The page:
Playing its part in a global crisis, Nepal rises to the climate-change challengeGlobal solutions anchored in local experiences are crucial to support businesses around the world.
Tackling climate change is now top of the agenda in Nepal, where changes in the monsoon patterns could result in floods and landslides and even drought, forest fires and dangerous snowmelt.
Science tells us that we must halt burning carbon-based fuels to arrest global warming. The stark truth is that based on current growth trajectories and climate policies, the world will exhaust its carbon budget in the next eight years, and we will exceed the Paris Agreement target to level pre-industrial temperature rises to 1.5 degrees Celsius. Against this alarming backdrop, the challenge is to quickly move to solutions that may include a decoupling of economic growth from greenhouse gas emissions.
Recently, climate change was the talk of Davos, and the role of big business came under scrutiny. But what does a carbon-free future hold for the smaller companies that account for about half the GDP and anchor three out of every five jobs in developing countries such as Nepal?
Micro, small and medium-sized enterprises (MSMEs) in developing countries are drivers of much-needed jobs and prosperity but are weak in responding and adjusting to risks, including climate change effects. Yet no effort to tackle this global crisis can be complete without making small businesses a part of the solution.
The extent to which the impact of trade on the environment is positive or negative depends on how national and international environmental policies are designed and enforced. After all, we must accept that, historically, poor countries are responsible for only a small share of the causes of climate change and environmental degradation.
According to the OECD, low-income countries, most of them in sub-Saharan Africa, contribute to only 1 percent of total global emissions. However, they will be the ones severely affected by climate change.
Trade can both help and hinder this process depending on the kind of policies crafted and implemented. Trade can help shift environmentally cleaner technologies to small businesses in developing countries. But trade barriers or even standards which may have positive aims but don't take into account the impact on small suppliers can be counterintuitive to a sustainability agenda.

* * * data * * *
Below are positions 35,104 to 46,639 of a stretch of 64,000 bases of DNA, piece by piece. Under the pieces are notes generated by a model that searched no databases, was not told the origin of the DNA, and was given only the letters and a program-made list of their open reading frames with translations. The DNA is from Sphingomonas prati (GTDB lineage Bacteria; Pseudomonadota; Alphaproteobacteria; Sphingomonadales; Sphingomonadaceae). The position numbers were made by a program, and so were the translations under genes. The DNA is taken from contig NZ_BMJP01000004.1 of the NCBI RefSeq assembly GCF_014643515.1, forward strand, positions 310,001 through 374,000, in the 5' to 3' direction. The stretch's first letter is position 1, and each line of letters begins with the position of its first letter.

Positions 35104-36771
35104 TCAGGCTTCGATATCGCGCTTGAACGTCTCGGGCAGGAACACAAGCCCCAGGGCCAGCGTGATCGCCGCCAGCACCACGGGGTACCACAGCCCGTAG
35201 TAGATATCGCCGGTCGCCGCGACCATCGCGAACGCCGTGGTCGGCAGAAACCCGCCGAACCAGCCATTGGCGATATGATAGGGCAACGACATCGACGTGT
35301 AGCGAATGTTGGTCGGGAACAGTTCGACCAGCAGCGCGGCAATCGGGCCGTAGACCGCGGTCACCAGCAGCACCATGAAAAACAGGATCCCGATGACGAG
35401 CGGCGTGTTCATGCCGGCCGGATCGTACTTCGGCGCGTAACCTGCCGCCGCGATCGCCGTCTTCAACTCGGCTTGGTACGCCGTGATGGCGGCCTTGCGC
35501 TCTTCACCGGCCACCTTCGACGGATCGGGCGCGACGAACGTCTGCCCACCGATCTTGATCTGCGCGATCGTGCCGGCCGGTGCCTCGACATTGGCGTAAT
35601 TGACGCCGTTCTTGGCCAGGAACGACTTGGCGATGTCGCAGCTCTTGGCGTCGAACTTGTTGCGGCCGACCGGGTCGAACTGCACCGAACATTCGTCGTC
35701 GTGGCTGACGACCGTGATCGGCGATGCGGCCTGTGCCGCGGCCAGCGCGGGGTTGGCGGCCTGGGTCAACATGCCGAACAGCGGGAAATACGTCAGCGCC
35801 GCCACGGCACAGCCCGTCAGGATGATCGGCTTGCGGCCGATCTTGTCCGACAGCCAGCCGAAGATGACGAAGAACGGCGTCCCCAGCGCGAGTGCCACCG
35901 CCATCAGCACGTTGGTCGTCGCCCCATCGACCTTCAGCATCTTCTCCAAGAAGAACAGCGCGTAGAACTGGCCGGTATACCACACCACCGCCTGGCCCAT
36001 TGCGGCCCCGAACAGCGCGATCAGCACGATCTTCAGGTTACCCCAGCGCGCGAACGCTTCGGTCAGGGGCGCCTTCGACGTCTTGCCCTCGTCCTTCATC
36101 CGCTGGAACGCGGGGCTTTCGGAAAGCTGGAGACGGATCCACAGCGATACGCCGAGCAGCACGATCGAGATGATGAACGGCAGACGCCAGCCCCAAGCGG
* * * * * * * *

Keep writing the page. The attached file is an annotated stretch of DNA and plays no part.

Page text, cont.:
There is an increasingly persuasive case emerging that increasing the access that smaller businesses have to international trade has a crucial role to play in the transition to a greener, more sustainable economy.
Building infrastructure to support sustainable production and introducing regulations to incentivise businesses to innovate and supply green products are just some of the policies that can support small businesses to contribute to a greener economy. And improving access to finance and widening access to technical and managerial skills to pursue eco-innovation can help small businesses adopt green production methods.
The International Trade Centre, which is the joint development agency of the World Trade Organization and the United Nations focused on building MSME competitiveness, has found that, once the case for climate mitigation is clear, smaller businesses were quick to invest in new measures.
And private-sector initiatives can achieve scale with supportive policies that open markets for clean technologies, allow companies to sell overproduction of renewable energy to the grid, and provide tax incentives. On top of national policies, an essential part of the solution is addressing international trade barriers for environmental goods or services.
Some countries are beginning to use trade agreements to achieve such complementary aims. The Agreement on Climate Change, Trade and Sustainability between Costa Rica, Fiji, Iceland, New Zealand and Norway, eliminates barriers to trade in environmental goods and services, phases out fossil fuel subsidies and promotes voluntary eco-labelling programmes.
But such agreements between a few partners, while welcome, are no substitute for a global approach to a global problem. Global solutions anchored in local experiences are crucial to support businesses around the world, especially in developing countries, to be able to comply with requirements resulting from new environmental measures, such as those that potentially arise from the European Union’s new Green Deal.
One way to help do this is to build local expertise and create interdisciplinary networks so that small businesses in developing countries can create and implement climate-resilient and zero-carbon practices.
That’s why ITC has set up, with Nepal’s government, a Trade for Sustainable Development Hub, which was launched this week in Kathmandu. It is one among a global network of such facilities that can not only help businesses to identify, develop and implement climate-resilient measures but also to focus on climate financing, expertise and technology.
As well as the launch of Nepal’s hub, ITC, the government and European Union partners are pleased to announce a new raft of assistance to small businesses to find markets in the European Union (EU).
The project, known as EU-Nepal Trade-Related Assistance: Facilitating Increased Trade and Participation in Coffee and Pashmina Value Chains, will be implemented by ITC in partnership with Nepal’s Ministry of Industry, Commerce and Supplies.
Building on ITC’s long experience in providing trade-related technical assistance in Nepal, the project will contribute to the country’s development efforts—and its goal of graduating from the least developed country category in the near future.
These initiatives, with Nepal’s small businesses in mind, show that the country is rising to the challenge posed by climate change and backing trade-led sustainable economic growth.
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